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Sports Illustrated Sues Indian American Billionaire Manoj Bhargava for $49 Million for Missed Payments, Copyright Infringement

Sports Illustrated Sues Indian American Billionaire Manoj Bhargava for $49 Million for Missed Payments, Copyright Infringement

  • He allegedly defaulted on a multi-year deal to publish the sports magazine and its website, and threatened to “go nuclear” by holding the magazine hostage.

Sports Illustrated’s owner, Authentic Brands Group, has filed a lawsuit against 5-Hour Energy founder Manoj Bhargava, accusing him of failing to pay millions of dollars for the rights to publish the magazine. The 51-page lawsuit, filed on April 1 in U.S. District Court for the Southern District of New York, says Bhargava and Arena Group, the publisher he controls, “owe $48.75 million in missed payments, as well as damages for infringing on Sports Illustrated’s copyrights and trademarks,” The New York Times reported. 

The Indian American billionaire was named interim CEO of the Arena Group last December, “after striking deals to obtain an ownership stake in the company and buy up its debt,” The Times report said, citing the lawsuit. He then “orchestrated the ouster of the company’s chief executive, Ross Levinsohn, and installed his own executives,” the lawsuit added. 

Before that in August 2023, Bhargava bought a majority stake in The Arena Group, home to more than 265 brands, including Sports Illustrated, TheStreet, Parade Media, Men’s Journal, and HubPages. Reporting on the sale, Forbes noted that Bhargava has “experience in media and a track record for strong branding, and has made his fortune selling the popular caffeine brand.”

He defaulted on a multi-year deal to publish the sports magazine and its website, the lawsuit claimed, accusing him of “going nuclear” by holding the magazine “hostage,” The Business Insider said, citing the lawsuit. He threatened to shut down its websites, steal its content and subscriber data, and infringe its trademarks and copyrights, which he did, the lawsuit alleges “to force Authentic Brands back to the negotiating table after their licensing deal fell apart.”

As relations between Authentic Brands Group and Arena Group began to deteriorate, Arena Group “agreed to pay a $15 million annual fee to Authentic Brands Group for a license to publish the magazine,” the lawsuit said, according to The Times. Bhargava “deliberately skipped an installment of that payment in January,” the lawsuit added, “in an attempt to lower the cost of operating the magazine.” He also “failed to pay Authentic Brands Group a $45 million termination fee when the company revoked Arena’s license to the magazine in February,” the lawsuit said.

After Authentic Brands Group found a new publisher — Minute Media — for Sports Illustrated, “Arena Group shut down websites affiliated with the magazine, and interfered with the orderly transfer of the site’s data,” the lawsuit said. The  New York-based sports-media company “wrested the title away from Arena Group last month by striking a new deal with the magazine’s owner,” The Times reported. “After Arena Group laid off scores of employees in January and threatened to discontinue Sports Illustrated’s print edition, Minute Media pledged to hire some of them back and keep the magazine alive,” the report added. 

Additionally, Bhargava and Arena Group “misused Sports Illustrated’s intellectual property, applying its logo to sites affiliated with him without permission from Authentic Brands Group,” the lawsuit said.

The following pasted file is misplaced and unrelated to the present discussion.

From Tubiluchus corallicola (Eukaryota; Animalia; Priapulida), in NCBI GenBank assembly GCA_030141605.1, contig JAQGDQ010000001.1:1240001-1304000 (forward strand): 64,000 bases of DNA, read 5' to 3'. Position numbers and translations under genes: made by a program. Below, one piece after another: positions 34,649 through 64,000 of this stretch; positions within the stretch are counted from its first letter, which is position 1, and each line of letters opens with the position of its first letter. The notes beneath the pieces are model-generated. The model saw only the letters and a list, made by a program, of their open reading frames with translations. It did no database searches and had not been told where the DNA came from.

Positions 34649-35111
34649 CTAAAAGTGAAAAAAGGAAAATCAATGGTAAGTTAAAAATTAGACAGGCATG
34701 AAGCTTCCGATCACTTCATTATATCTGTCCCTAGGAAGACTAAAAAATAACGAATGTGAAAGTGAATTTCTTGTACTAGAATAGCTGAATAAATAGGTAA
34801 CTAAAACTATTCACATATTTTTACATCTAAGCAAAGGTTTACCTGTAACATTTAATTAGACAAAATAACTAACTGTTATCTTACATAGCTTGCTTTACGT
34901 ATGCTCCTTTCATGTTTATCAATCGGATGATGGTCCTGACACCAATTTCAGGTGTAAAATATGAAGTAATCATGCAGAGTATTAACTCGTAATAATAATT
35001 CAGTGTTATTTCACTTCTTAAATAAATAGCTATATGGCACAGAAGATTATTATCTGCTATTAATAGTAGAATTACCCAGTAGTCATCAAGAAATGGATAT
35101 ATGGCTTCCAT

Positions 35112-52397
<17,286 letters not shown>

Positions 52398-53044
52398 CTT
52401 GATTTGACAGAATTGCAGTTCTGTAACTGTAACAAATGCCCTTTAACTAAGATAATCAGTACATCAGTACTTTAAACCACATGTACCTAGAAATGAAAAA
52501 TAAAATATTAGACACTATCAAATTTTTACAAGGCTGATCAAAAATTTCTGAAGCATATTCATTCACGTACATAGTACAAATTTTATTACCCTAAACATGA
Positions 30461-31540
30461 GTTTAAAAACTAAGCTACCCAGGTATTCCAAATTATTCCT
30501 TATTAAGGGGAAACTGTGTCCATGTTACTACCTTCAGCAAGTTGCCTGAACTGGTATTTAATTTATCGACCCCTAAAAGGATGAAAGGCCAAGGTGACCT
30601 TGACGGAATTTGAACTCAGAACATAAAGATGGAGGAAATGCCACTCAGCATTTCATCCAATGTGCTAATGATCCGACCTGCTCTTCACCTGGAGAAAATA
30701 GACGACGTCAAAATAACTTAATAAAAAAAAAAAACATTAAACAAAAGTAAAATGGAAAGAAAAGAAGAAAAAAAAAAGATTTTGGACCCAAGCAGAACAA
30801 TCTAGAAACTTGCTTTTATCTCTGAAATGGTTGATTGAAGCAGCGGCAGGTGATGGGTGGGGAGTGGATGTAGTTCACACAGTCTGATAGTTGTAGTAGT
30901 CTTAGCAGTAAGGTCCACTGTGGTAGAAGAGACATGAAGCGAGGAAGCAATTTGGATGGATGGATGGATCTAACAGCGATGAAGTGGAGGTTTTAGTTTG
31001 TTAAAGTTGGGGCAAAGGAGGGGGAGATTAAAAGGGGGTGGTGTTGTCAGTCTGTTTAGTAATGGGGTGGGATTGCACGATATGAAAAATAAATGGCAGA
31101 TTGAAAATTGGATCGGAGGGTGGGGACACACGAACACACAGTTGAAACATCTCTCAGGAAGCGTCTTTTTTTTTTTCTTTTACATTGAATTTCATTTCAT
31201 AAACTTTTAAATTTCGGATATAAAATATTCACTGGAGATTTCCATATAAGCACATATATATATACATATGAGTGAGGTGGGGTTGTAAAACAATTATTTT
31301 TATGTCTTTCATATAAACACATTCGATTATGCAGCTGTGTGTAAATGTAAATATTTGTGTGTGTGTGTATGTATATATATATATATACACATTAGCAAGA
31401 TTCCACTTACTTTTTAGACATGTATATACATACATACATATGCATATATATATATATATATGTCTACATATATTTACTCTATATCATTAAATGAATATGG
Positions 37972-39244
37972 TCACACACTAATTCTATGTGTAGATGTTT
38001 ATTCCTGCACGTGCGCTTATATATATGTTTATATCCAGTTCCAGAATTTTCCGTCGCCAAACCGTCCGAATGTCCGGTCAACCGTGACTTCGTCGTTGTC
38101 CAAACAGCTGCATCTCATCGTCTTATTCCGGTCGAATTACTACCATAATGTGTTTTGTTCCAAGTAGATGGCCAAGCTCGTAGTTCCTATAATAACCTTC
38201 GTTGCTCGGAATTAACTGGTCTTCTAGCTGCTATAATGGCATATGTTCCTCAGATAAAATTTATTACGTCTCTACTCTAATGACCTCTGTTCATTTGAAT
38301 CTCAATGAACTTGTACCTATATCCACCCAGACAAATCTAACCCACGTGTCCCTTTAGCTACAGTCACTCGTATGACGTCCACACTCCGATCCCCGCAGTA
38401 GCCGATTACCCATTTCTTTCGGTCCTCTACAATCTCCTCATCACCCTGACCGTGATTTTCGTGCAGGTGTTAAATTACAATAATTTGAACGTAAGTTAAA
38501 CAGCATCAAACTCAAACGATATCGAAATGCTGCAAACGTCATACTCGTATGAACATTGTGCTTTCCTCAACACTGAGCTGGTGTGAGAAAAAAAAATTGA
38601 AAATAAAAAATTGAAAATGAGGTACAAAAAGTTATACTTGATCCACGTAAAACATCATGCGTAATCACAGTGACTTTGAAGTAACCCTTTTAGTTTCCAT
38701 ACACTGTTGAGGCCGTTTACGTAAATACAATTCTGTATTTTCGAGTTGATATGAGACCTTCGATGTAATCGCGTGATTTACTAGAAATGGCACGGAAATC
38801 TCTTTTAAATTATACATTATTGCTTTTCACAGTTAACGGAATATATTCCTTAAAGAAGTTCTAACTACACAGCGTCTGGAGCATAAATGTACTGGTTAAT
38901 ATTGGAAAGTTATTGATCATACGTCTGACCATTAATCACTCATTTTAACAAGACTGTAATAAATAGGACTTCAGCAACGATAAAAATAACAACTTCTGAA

The New York Times noted that “the lawsuit represents the latest public skirmish between Authentic Brands Group, and Bhargava, whose effort to take control of Sports Illustrated’s parent company has resulted in a series of lawsuits and turmoil at the sports publication.”

Bhargava is already facing other lawsuits related to his association with Sports Illustrated. Former Arena Group executives, including CEO Ross Levinsohn, are suing him for withheld severance payments, as well as punitive damages and legal fees.

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His tax issues have also been thrust into the spotlight. Senator Ron Wyden sent a letter to Swiss bank Pictet in March “seeking information about an array of accounts that are reportedly linked to Bhargava,” CNBC reported at the time. “The letter, which seeks information as part of an ongoing committee investigation, did not name Bhargava, instead referring to him as Person 1,” the report said. 

Born in Lucknow, Bhargava moved with his family to the U.S. as a teenager, settling in a poor Philadelphia neighborhood, The Wall Street Journal said in a November 2015 profile. He attended the prestigious Hill School, before enrolling at Princeton. But he never earned a college degree. He dropped out and, after holding a string of odd jobs, returned to India to become a monk. This is where his “real education began,” he told The Wall Street Journal. 

After more than a decade at the monastery, he moved back permanently to the U.S. He worked several odd jobs ranging from a taxi driver to a printing press operator. It was in 1990 that he would start his first company, a plastics company, that he built and sold to a private equity firm. 

In 2004, he was at a trade show and came across an energy drink. He dreamed of an energy drink without sugar, unknown stimulants, and with fewer fluid ounces. Out of his planning, he created a small, 2.49-ounce bottle, that provided 5 hours of energy. “Everyone asks, how did you do that,” he told The Journal. “I tell them, we weren’t that smart. We just didn’t do dumb stuff… and that pretty much differentiated us from all other corporations.”

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